Silk Road Headlines_5th April, 2019
Luxembourg has joined the Belt and Road Initiative. On 27 March 2019, Prime Minister Bettel of Luxembourg was in Beijing to witness the signing of a Memorandum of Understanding on BRI cooperation [Luxembourg Signs Accord With China on Belt and Road Initiative]. This took place only four days after Italy signed a similar document. The Italian move attracted widespread attention, was called a ‘landmark accord’ by Bloomberg, and was openly criticised by the United States. Many commentators noted that this was the first time a member of the G7 and a founding member of the European Union joined BRI. The New York Times stated that Italy joining BRI was ‘a move that signaled geopolitical shifts from West to East’ [Italy’s Deal With China Signals a Shift as U.S. Influence Recedes].
In contrast, very few international media even mentioned the agreement between Luxemburg and China. Of course Luxembourg is not a large economy, but like Italy it is one of the original six founders of the EU. Moreover, Luxembourg is the first country in Northwest Europe that has signed a formal agreement on BRI cooperation. Its government’s main motive seems to have been to strengthen its financial sector. After the BRI agreement was signed, several further Sino-Luxembourg agreements were signed. These relate to cooperation between the Luxembourg Stock Exchange and its counterparts in Shanghai and Shenzhen, and other financial institutions in China. Luxemburg’s move was not an impulsive action triggered by Italy’s example. While for many months it had been clear that the Italian government was considering joining BRI, during the same time many European governments were aware that for Luxemburg to do so was a matter of when, not if, this would happen.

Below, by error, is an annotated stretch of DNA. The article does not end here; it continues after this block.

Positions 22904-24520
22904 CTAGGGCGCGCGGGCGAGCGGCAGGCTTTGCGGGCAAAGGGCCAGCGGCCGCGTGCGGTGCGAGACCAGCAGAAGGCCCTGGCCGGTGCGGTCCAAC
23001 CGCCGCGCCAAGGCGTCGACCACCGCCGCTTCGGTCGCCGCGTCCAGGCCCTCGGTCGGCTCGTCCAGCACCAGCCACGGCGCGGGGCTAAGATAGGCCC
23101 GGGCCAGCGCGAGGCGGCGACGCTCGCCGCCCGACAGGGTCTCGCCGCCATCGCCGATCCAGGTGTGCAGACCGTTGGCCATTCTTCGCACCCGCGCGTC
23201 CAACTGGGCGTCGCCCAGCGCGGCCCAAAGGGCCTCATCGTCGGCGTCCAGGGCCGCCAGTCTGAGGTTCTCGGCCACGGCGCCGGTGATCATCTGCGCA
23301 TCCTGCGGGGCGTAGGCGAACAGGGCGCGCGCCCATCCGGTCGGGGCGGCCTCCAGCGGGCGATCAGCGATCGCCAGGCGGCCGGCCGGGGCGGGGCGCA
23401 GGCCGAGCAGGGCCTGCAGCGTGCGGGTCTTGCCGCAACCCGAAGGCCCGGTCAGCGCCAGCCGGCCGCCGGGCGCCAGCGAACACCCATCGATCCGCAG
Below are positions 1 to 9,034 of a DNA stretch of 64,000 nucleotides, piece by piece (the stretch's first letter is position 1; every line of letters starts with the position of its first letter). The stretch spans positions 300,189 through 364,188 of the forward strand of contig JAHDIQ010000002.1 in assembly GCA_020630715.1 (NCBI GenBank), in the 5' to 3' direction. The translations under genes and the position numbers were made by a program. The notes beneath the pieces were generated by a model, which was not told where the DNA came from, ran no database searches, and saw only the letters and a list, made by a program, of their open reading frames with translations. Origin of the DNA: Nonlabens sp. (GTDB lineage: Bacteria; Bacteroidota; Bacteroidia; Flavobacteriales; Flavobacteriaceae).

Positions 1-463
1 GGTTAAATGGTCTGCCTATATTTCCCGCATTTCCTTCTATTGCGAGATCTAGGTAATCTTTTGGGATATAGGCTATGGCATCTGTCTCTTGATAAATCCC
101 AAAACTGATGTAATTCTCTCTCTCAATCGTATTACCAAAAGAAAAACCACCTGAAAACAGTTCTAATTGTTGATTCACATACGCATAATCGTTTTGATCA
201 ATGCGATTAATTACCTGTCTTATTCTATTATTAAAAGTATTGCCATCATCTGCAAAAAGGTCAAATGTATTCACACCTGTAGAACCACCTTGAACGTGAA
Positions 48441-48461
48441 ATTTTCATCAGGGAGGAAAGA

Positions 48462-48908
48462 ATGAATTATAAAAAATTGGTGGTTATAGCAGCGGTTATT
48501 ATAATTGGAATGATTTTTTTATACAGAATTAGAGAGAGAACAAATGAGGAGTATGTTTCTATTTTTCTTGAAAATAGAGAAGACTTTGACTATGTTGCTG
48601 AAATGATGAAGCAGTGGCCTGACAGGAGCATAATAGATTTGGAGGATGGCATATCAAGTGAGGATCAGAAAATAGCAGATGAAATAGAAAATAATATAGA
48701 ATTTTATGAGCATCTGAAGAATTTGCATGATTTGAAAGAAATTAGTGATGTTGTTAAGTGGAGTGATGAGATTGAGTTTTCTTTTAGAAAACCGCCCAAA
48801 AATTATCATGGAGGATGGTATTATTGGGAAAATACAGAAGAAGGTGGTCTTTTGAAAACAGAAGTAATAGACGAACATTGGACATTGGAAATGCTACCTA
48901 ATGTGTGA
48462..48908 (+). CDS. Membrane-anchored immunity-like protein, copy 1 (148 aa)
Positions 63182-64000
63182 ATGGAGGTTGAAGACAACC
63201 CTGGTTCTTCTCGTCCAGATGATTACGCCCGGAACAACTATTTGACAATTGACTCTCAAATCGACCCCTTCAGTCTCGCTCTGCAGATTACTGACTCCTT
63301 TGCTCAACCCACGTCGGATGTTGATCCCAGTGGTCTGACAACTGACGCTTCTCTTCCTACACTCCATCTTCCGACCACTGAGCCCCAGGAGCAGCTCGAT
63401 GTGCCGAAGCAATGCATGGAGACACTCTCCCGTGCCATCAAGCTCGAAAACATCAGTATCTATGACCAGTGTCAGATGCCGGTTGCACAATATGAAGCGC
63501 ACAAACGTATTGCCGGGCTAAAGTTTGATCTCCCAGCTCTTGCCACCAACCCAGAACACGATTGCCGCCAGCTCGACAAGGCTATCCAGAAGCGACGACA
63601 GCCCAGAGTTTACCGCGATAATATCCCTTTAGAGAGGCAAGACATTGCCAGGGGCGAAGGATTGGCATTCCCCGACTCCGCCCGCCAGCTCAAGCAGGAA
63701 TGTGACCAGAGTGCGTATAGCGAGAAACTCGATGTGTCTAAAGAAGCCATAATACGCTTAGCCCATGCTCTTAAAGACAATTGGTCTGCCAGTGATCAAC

That Luxembourg attracts so little attention is all the more remarkable given the country’s role during establishment of the Asian Infrastructure Investment Bank (AIIB), a Chinese initiative that has partly the same aims as the Belt and Road Initiative. Four years ago all eyes were on the United Kingdom when it became the first European country to join the AIIB. Similar to Italy’s move now, the UK’s decision was seen as a sign that Europe and the United States are moving in different geopolitical directions. Shortly after the UK had done so, Luxembourg also announced that it would join the AIIB. After that many other European countries did the same. It is believed that the surprise move of the British government was motivated by the expectation that Luxembourg’s joining of the AIIB was imminent. Nevertheless, Luxembourg managed to position itself as a significant actor in relation to the AIIB. This July will be the first time that the AIIB’s annual meeting is held in Europe. That meeting will take place in Luxembourg.
Frans-Paul van der Putten